At first sight it seems that this name is derived from Davison or Davidson; but no family of this name, as far as we are aware, has ever lived in St Saviour. It is therefore necessary to search elsewhere for the origin of this name. It appears to us, quite simply, to be a contraction or a corruption of David Robertsonnerie. Of English origin, the family Robertson was established in St Saviour from about 1600, and one of its members, David Robertson, was sworn in in 1642 and a roads inspector for the vingtaine Dessous La Hougue. In 1677 Jean Collas occupied the house  belonging to Edouard Jeunes, and before him to David Robertson.  It is known that the Collas family remained in possession of one of the Davisonnerie properties until quite recently.
The transformation of David Robertson to David Son, from where was derived Davisonnerie should not surprise us; there are similar examples in Jersey - Land, for Landhatherland; Tingley for Mattingley; Codesme for Nicodesme; Gustin for Augustin; Abbey for Bernabey; Sandre for Alexandre, etc. In Guernsey there is the abbreviation Nico for Nicolas. Elsewhere similar changes have taken place in almost all languages, as well known by linguists.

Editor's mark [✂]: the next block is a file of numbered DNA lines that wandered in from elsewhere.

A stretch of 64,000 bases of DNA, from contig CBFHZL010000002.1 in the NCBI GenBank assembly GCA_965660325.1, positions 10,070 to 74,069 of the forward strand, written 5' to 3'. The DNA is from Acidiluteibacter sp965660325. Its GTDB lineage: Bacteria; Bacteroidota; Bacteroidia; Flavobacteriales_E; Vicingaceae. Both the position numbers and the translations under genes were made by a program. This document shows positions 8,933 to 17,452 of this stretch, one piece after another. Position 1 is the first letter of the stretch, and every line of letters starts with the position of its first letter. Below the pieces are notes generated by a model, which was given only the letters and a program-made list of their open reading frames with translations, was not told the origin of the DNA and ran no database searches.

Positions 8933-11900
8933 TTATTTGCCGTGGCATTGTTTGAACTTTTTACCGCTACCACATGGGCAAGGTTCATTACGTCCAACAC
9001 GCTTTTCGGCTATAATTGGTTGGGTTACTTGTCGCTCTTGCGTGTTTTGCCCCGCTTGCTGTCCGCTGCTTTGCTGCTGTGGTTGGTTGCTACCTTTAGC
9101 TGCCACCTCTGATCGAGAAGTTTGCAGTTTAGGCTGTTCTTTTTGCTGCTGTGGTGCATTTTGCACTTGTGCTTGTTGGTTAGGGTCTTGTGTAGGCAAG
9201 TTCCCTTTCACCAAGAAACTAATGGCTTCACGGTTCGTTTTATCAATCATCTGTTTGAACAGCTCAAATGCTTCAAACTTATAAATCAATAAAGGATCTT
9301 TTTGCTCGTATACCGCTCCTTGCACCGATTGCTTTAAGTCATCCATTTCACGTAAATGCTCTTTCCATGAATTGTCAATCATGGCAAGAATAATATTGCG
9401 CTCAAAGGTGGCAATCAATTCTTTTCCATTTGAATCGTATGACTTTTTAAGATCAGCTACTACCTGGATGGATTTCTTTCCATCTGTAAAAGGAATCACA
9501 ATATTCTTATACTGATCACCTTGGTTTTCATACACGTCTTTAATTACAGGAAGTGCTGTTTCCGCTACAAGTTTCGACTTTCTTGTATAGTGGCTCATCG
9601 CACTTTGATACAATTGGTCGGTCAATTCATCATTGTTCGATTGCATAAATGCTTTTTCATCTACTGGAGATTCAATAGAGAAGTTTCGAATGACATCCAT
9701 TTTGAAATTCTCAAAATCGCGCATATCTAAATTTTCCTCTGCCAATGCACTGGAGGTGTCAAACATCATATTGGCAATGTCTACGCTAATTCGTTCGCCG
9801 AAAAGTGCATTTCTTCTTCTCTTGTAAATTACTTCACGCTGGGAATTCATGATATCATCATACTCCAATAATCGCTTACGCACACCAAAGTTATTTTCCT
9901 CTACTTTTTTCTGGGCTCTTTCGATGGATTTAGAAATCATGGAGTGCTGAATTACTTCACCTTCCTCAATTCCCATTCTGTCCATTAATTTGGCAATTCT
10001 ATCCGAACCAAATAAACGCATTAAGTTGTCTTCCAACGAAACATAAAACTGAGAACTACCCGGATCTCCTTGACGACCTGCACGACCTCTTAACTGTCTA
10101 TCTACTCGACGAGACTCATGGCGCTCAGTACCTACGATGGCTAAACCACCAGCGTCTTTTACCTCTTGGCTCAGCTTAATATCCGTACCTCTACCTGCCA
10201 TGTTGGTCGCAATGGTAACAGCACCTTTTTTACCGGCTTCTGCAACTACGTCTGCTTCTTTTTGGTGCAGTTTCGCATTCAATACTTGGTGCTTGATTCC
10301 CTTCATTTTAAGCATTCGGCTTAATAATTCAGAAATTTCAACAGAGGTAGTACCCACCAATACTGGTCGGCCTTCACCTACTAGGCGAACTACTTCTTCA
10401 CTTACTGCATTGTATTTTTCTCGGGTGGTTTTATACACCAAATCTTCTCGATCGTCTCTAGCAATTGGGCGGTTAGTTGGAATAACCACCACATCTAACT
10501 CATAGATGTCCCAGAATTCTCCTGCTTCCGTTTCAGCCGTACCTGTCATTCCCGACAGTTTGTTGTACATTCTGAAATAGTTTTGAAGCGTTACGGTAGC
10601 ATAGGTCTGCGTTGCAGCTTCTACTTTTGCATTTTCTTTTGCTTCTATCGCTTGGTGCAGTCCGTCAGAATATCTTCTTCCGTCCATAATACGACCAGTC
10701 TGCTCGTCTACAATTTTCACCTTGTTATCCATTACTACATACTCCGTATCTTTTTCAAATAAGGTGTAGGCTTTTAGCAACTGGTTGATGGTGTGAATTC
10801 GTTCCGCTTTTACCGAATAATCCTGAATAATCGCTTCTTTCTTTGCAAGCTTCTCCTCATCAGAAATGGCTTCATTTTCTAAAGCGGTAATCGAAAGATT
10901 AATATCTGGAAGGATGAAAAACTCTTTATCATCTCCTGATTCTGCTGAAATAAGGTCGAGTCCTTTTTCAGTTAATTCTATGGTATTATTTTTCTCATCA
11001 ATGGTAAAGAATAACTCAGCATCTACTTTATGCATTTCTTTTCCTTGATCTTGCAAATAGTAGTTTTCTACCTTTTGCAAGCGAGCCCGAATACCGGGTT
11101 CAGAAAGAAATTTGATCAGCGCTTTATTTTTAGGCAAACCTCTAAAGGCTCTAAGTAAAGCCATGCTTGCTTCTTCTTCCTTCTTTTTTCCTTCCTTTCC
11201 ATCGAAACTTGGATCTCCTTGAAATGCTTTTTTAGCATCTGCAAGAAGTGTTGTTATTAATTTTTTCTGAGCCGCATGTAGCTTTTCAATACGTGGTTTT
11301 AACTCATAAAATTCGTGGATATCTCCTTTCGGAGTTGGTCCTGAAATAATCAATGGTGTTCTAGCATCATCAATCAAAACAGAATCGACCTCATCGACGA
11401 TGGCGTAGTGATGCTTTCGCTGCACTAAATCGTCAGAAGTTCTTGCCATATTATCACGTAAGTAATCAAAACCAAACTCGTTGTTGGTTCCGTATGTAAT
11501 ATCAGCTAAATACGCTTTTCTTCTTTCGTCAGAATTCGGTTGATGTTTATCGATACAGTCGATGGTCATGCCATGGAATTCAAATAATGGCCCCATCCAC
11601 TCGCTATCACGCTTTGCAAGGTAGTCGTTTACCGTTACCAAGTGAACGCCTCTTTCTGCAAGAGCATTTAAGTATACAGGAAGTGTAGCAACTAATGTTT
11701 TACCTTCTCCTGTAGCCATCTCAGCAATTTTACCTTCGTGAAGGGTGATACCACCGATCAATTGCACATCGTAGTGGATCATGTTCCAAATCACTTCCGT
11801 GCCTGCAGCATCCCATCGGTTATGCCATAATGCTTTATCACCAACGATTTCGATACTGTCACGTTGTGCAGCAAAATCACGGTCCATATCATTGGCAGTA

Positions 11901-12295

'When the words are too long, people shorten them. Sometimes they cut them at the end, sometimes at the beginning: Colas for Nicolas, Toinette for Antoinette, etc. This latter operation - cutting the head - is what rhetorics call an apocope ...' 
Fosse a l'Ecrivain
This hamlet, where a house has recently been demolished, is situated in a hollow south of Maison du Ponterrin, in St Saviour. The etymology of this name is probably not from a tomb of an Ecrivain, but more likely from a family Scriven, or Scrivain, who lived in the island in the 16th century. Here is what can be read in a contract of 1579: 'Jeanne, daughter of Jean Hubert and his wife Michelle, daughter of Drouet Bertram dit Jacquet, and wife of Walter Scrivain...'